ASHFORD — A plot of reclaimed mining land in the unincorporated town of Ashford in Boone County is now the site of a 35-acre farm producing lavender for the multi-billion-dollar essential oils industry.
“Our goal is to farm 120 acres by 2021,” said Appalachian Botanicals Founder/President Jocelyn Sheppard.
Active since 2018, the initial planting began in May of that year with an expected harvest of June 2020.
“To increase the oil production, we will skip what would be considered the first harvest and look to June of 2020 for our first big harvest,” added Sheppard, who earned doctoral degree in English and made a career turn into librarianship with a library science degree.
The Virginia native has worked in West Virginia as a librarian at Bethany College and then at the National Technology Transfer Center in Wheeling on the Wheeling University campus.
“In 2001, I decided that I wanted to be an independent consultant based on what I had learned at the NTTC, and I have been working with entrepreneurs and tech start-ups for the last 20 years,” Sheppard said.
Sheppard’s path to farming came through her work, specifically through grant writing. She was hired to co-write an Appalachian Regional Commission power grant in 2016 that supported a high value botanical on reclaimed coal mining land. The 2.5 acres in Hernshaw served as a demo-plot to 17 acres. Four Mile Mountain, once a Prichard surface mine, was reclaimed as a lavender farm.
“At the end of 2017, we had seen the end of that project and my contract had ended with the power grant team and I thought it was too great of an idea to let go of,” she said. “I wanted to move the idea forward as a commercial enterprise.”
The goal was to secure a single location, large enough to be profitable and eventually there may be small landowners who may be interested in the lavender business.
“This way we would know more, be able to help them and they could be part of the botanicals industry in West Virginia,” Sheppard said. “Just to be clear, we aren’t involved with hemp or marijuana. It is tightly regulated and also highly competitive. Lavender is doing great for us.”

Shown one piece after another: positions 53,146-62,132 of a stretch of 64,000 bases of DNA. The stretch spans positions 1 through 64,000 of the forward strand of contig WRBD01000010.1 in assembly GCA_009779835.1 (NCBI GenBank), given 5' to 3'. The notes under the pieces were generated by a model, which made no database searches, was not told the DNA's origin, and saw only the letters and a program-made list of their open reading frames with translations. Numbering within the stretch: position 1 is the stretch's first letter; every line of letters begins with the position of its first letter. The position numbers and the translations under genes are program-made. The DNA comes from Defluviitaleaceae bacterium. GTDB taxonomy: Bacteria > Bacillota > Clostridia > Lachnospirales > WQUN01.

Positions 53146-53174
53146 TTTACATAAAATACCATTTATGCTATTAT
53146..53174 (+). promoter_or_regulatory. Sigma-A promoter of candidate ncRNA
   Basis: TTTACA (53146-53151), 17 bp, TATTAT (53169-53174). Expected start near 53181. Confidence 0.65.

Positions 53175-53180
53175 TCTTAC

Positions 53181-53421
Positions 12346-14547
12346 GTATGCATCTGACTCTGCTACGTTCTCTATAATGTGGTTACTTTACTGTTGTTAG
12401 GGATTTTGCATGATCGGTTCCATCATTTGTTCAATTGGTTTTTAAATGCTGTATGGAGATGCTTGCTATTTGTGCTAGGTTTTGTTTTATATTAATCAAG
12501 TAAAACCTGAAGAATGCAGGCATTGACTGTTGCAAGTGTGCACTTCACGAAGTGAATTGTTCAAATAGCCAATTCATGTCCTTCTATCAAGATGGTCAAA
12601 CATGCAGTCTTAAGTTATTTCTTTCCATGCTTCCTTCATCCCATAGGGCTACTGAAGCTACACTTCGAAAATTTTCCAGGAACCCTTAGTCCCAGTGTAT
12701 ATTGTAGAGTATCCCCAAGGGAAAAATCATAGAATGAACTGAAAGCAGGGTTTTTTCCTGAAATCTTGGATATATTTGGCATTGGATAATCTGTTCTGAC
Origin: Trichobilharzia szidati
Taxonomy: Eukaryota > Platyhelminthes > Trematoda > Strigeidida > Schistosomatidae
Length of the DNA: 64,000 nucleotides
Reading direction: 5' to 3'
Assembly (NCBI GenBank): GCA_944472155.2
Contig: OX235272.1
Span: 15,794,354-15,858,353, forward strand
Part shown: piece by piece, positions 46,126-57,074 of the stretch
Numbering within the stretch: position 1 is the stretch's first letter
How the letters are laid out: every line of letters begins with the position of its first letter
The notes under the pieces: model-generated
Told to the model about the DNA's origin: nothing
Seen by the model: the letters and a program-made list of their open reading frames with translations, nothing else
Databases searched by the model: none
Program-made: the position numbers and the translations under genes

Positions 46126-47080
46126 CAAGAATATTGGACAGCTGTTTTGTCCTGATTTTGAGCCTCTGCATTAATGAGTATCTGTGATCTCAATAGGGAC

Christina Jeffries is an operations manager who has been with the company since its inception and has the distinction of being the first hire. She lives in Raleigh County and makes the trek to Ashford while overseeing production and managing employees. About 35 workers were on site in 2019, a number that will grow to close to 100 in February as February, March, June, July and August are peak months for full-time seasonal workers. About 10 full-time employees are retained during off-peak months.
Jeffries brings a background in greenhouse work, horticulture and propagation to the farm.
“We picked up the plants on April 19 and our first plants were in the ground by May 15,” Jeffries said.
For healthy lavender, the soil is dense — which makes reclaimed coal mine land desirable.
“Mine soil in general is good for lavender and it has very little nutrients in it,” she added. “(Lavender) needs poor soil to thrive. It hordes water and needs drainage as a Mediterranean plant.”
The land is owned by Penn Virginia Operating Company, which leased the land to the new company.
“It is just gorgeous up here and I fell in love with the site immediately,” Sheppard said. “It has been quite a transformation since day one. “
Raven Crest Mining operates adjacent to the property, just a few access roads away from the site.
For potential employees, a broad scope of workers with various backgrounds is welcomed.
In its first year of operation, the company employed individuals with college degrees, in active recovery from drug addiction and those with criminal backgrounds. An amputee found work on the farm and used one hand to weed rows of blooming lavender.
“If someone has the desire to work, is patient with attention to detail, is dependable and enjoys working outside despite the elements, you are a candidate for employment here,” Sheppard said. “Additionally, I am a person who believes in second chances.”